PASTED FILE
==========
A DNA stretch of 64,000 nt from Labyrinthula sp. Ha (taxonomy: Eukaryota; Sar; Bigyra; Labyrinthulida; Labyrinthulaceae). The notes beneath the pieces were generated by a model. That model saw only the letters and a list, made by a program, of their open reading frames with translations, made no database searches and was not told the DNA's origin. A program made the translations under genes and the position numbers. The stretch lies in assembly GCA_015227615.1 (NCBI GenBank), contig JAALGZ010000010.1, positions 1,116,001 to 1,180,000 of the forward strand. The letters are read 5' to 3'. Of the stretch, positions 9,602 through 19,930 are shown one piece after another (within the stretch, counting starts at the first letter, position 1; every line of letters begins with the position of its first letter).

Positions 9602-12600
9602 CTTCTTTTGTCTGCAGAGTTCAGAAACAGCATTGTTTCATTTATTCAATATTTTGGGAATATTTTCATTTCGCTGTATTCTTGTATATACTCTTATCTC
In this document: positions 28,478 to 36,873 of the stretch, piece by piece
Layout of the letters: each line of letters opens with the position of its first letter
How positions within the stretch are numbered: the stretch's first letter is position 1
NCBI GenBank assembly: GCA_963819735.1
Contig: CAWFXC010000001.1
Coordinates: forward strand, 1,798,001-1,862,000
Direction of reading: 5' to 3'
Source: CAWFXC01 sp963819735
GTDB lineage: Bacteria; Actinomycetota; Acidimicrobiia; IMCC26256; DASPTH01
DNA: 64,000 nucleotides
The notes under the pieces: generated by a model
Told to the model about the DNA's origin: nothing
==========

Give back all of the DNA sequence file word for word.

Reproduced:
A DNA stretch of 64,000 nt from Labyrinthula sp. Ha (taxonomy: Eukaryota; Sar; Bigyra; Labyrinthulida; Labyrinthulaceae). The notes beneath the pieces were generated by a model. That model saw only the letters and a list, made by a program, of their open reading frames with translations, made no database searches and was not told the DNA's origin. A program made the translations under genes and the position numbers. The stretch lies in assembly GCA_015227615.1 (NCBI GenBank), contig JAALGZ010000010.1, positions 1,116,001 to 1,180,000 of the forward strand. The letters are read 5' to 3'. Of the stretch, positions 9,602 through 19,930 are shown one piece after another (within the stretch, counting starts at the first letter, position 1; every line of letters begins with the position of its first letter).

Positions 9602-12600
9602 CTTCTTTTGTCTGCAGAGTTCAGAAACAGCATTGTTTCATTTATTCAATATTTTGGGAATATTTTCATTTCGCTGTATTCTTGTATATACTCTTATCTC
In this document: positions 28,478 to 36,873 of the stretch, piece by piece
Layout of the letters: each line of letters opens with the position of its first letter
How positions within the stretch are numbered: the stretch's first letter is position 1
NCBI GenBank assembly: GCA_963819735.1
Contig: CAWFXC010000001.1
Coordinates: forward strand, 1,798,001-1,862,000
Direction of reading: 5' to 3'
Source: CAWFXC01 sp963819735
GTDB lineage: Bacteria; Actinomycetota; Acidimicrobiia; IMCC26256; DASPTH01
DNA: 64,000 nucleotides
The notes under the pieces: generated by a model
Told to the model about the DNA's origin: nothing